Ireland captain Trent Johnston said not even an eight-wicket World Cup defeat by Sri Lanka could erase the memories of the reception his team received after their win against Pakistan.
Johnston's largely amateur side bowed out of their first World Cup tournament by being skittled out for 77 -- the lowest score of this tournament and the sixth lowest in the competition's history -- at the Grenada National Stadium in Grenada on Wednesday in their final Super Eights match.
But the 32-year-old Australia born all-rounder, who hit the winning runs in a three-wicket defeat of Pakistan in Jamaica last month in a stunning St Patrick's Day win that knocked the 1992 champions out of the World Cup, said he would never forget what happened afterwards.
"When we hopped off the bus after the Pakistan game and went to visit our family and friends in Ochos Rios, that was the highlight for me, without a shadow of a doubt," Johnston said.
"The reception we got ... I probably walked about two meters in 50 minutes just with people congratulating me, people wanting to talk to you and sign things," he said.
"That's never been seen before with Irish cricket and that was definitely the moment for me of the whole tournament. Spending time with our families, because they've sacrificed a lot for us to be here, it was a great night," Johnston said.
It was a different story in Grenada where Ireland never recovered after losing three wickets in four balls during pace bowler Farveez Maharoof's opening over.
Maharoof finished with four for 25 while Muttiah Muralitharan claimed four for 19 after the off-spinner was recalled following his omission from the defeat by Australia on Monday.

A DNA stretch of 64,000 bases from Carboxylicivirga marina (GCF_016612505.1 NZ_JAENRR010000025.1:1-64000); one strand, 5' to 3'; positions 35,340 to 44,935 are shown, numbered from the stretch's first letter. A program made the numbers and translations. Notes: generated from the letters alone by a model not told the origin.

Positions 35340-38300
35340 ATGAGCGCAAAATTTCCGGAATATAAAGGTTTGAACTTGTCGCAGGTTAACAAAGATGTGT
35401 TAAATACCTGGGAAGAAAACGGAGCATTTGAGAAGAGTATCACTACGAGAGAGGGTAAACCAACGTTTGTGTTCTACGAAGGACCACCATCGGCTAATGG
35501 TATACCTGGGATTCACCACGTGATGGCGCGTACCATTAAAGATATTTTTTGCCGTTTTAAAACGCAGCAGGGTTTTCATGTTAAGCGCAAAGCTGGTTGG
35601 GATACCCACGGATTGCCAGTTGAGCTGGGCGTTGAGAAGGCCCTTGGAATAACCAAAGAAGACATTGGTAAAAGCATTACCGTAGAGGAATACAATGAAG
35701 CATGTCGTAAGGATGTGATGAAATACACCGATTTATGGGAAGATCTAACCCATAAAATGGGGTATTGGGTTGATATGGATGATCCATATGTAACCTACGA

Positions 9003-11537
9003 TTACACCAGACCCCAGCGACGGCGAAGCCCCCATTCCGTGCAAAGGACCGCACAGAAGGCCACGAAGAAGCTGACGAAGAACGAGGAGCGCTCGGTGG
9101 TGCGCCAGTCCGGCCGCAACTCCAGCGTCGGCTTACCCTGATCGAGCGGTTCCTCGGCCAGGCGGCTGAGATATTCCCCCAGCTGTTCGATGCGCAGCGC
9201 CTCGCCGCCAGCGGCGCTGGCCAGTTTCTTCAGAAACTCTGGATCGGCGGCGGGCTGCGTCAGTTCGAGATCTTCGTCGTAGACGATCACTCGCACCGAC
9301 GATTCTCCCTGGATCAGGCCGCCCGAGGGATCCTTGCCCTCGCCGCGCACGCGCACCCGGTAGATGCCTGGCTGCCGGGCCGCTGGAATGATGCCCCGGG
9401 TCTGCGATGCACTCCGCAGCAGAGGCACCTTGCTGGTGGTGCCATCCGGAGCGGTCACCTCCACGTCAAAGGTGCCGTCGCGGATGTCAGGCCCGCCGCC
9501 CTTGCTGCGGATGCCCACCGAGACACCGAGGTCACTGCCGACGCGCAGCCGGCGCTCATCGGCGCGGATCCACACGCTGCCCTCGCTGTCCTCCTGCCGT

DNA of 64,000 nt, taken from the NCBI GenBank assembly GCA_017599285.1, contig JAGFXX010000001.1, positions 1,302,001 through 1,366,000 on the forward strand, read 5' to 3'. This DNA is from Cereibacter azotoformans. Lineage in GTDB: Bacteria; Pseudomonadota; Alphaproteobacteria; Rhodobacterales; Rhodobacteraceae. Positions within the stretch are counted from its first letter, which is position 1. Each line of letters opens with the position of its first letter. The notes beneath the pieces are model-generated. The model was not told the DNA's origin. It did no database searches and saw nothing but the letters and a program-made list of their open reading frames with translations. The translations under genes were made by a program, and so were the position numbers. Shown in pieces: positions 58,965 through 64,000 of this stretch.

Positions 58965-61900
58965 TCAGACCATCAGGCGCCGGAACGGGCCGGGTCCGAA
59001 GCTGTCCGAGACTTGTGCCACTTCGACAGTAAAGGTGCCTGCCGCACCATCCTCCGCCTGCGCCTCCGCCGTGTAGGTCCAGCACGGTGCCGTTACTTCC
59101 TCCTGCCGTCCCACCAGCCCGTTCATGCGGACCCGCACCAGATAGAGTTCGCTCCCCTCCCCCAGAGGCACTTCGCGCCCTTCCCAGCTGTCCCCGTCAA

"We started quite well, 28 off seven overs. But then lost three wickets in one over and we never really recovered from that," Johnston said.
"Then you bring the best spin bowler in the world on, who we've never seen before, and you've got a recipe for disaster and that's probably what it was," he said.
But he said Ireland were glad to have faced Murali, albeit in a match that finished in under 38 overs.
"It's been a credit to us that every team has put their best team out against us because they know that we can play cricket and are potentially a massive banana skin," Johnston said.
"It's been fantastic. I certainly hope people don't remember us from that last game because we've had one helluva of a tournament," he said.
Johnston said the sadness of Wednesday's defeat was that it denied coach Adrian Birrell a proper send-off in his final match in charge before returning to his native South Africa after five years with the team.
"This tournament, and especially the Super Eights campaign, was something we wanted to dedicate to him and what he has done for us and for Irish cricket," Johnston said.
Phil Simmons is set to replace Birrell, but Johnston said he wasn't sure if he would be playing under the former West Indies batsman.
"I don't know if he wants me to be a part of it or if he's going to get rid of the dead wood and get the young boys in. I don't really know if I'm going to go on, it might be my last game, I'll talk to my family," he said.
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